Thank you for taking the time to contact me with your thoughts regarding the treatment of enemy combatants and terrorist suspects by the United States. Your views are important to me, and I appreciate hearing from you.
...I am deeply troubled by the CIA's use of highly controversial interrogation techniques. Such treatment does not comply with U.S. statutes and treaties such as the U.N. Convention Against Torture and Other Forms of Cruel and Inhuman or Degrading Treatment or Punishment (CAT) and the 1949 Geneva Conventions. As General David Petraeus, former Secretary of State Colin Powell and countless other current and former military officers have attested, torture is an ineffective method of extracting reliable information from detainees, and sets a dangerous precedent that would jeopardize the safety of our military men and women overseas.
In the 110th Congress, several pieces of legislation have been introduced that intend to limit the use of certain interrogation techniques against security detainees by members of the intelligence community. H.R. 2082, the Intelligence Authorization Act for Fiscal Year 2008, as reported out of conference on December 6, 2007, would generally bar any person, in the custody or effective control of either an element of the intelligence community or a contractor or subcontractor of the intelligence community, from being subjected to any treatment or interrogation tactic not authorized by the Army Field Manual. This prohibition would effectively bar the CIA and others from employing certain controversial interrogation techniques, such as water-boarding or sleep deprivation, regardless of whether the intelligence community had previously deemed such techniques as legally permissible.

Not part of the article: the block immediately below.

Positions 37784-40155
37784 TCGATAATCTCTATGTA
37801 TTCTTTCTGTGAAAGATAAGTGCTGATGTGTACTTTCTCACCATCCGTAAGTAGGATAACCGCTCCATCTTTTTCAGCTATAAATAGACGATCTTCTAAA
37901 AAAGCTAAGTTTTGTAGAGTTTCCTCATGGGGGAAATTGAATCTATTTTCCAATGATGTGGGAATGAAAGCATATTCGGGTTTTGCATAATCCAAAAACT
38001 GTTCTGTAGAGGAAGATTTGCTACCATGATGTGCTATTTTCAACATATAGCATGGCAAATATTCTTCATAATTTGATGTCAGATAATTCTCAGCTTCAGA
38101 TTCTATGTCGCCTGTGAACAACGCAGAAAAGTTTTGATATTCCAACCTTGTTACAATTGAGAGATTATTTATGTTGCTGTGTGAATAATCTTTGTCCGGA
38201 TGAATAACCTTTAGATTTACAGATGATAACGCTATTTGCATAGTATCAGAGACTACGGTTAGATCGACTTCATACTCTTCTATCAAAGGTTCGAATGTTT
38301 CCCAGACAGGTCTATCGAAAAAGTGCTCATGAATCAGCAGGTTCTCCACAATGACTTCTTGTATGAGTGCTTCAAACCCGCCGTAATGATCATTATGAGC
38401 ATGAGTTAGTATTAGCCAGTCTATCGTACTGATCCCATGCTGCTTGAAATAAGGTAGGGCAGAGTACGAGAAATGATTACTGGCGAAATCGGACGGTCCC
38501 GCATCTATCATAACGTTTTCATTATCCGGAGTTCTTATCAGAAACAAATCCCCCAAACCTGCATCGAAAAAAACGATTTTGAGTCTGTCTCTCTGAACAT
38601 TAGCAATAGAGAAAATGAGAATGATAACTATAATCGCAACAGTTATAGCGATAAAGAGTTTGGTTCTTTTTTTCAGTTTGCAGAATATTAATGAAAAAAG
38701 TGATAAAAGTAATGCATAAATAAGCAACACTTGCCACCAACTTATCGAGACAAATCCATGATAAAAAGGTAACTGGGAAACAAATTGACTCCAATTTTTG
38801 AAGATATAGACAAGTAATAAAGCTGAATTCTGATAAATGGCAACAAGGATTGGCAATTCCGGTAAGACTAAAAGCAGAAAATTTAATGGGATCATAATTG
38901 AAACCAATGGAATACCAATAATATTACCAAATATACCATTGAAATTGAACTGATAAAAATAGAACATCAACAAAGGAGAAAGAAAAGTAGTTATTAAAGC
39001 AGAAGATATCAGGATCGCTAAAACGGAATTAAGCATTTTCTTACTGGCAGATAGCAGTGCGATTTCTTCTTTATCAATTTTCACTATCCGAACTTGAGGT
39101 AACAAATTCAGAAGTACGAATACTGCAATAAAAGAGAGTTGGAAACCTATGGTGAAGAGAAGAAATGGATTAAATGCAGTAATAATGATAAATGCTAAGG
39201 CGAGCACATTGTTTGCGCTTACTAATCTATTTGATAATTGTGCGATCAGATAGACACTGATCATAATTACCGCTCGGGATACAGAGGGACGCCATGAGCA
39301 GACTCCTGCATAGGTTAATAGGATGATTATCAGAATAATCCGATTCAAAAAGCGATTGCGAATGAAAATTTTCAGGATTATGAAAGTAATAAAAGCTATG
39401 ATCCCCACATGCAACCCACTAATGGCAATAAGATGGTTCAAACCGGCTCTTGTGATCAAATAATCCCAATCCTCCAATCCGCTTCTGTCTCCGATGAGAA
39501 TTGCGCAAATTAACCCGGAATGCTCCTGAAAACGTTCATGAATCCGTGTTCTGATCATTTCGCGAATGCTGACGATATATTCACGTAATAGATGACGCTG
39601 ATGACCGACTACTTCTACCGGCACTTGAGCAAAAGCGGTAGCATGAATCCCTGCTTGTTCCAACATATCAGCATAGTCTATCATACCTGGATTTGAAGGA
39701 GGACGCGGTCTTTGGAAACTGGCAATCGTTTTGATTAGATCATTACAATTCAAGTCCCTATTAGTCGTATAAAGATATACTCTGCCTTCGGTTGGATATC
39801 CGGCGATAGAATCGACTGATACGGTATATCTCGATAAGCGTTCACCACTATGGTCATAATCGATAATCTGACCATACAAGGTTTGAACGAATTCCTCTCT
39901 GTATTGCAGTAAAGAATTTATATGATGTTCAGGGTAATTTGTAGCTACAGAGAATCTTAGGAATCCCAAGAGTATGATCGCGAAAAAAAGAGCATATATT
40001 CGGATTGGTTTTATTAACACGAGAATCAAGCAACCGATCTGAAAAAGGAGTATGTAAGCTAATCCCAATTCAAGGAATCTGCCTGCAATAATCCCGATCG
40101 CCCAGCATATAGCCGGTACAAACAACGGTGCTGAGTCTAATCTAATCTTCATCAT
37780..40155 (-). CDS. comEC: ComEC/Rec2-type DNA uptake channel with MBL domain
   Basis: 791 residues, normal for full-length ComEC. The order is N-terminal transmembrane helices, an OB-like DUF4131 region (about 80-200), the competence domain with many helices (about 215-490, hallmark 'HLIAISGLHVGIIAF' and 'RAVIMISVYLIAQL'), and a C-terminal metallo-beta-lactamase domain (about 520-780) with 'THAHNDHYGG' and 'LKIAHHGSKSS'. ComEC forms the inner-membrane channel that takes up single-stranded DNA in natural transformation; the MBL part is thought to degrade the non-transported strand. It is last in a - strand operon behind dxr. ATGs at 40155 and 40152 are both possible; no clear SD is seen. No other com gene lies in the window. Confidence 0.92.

H.R. 4156, the Orderly and Responsible Iraq Redeployment Appropriations Act of 2008, which was passed by the House on November 14, 2007, would generally bar all federal agencies, including the CIA, from using any treatment or interrogation tactic that is not authorized or listed by the Army Field Manual.
H.R. 1352, the Torture Outsourcing Prevention Act, prohibits the transportation of people by the United States for the purpose of detention, interrogation, or trial, and amends the Foreign Affairs Reform and Restructuring Act of 1998 to direct the appropriate government agencies to prescribe regulations to implement U.S. obligations under the United Nations Convention Against Torture and Other Cruel, Inhuman or Degrading Treatment or Punishment.
Finally, S.1872, the National Security with Justice Act of 2007 would prohibit a U.S. officer or agent from detention of an individual outside of the United States or transferring any individual to another legal jurisdiction in order to detain them. This legislation would also provide uniform standards for the interrogation of individuals by the U.S. government, and extend statutory habeas corpus to persons detained by the United States who have been determined to have been properly detained as an enemy combatant.
Our Constitution and laws apply to all Americans, and to all branches of government. They may not be ignored and are not open to imaginative reinterpretations. On December 20, 2007, the House Judiciary Committee held its first hearing on the matter, examining the Justice Department's role in the use of torture in detainee interrogations. I look forward to working with my colleagues to address the results of these hearings. Please be assured I will keep your thoughts in mind if I have an opportunity to act on any legislation related to this situation.
Again, thank you for sharing your views about this important matter. I encourage you to check my website at Here for continued updates on my work, and please do not hesitate to contact me again about those issues that are important to you. It is an honor to serve you in the U.S. Congress.
MEMBER OF CONGRESS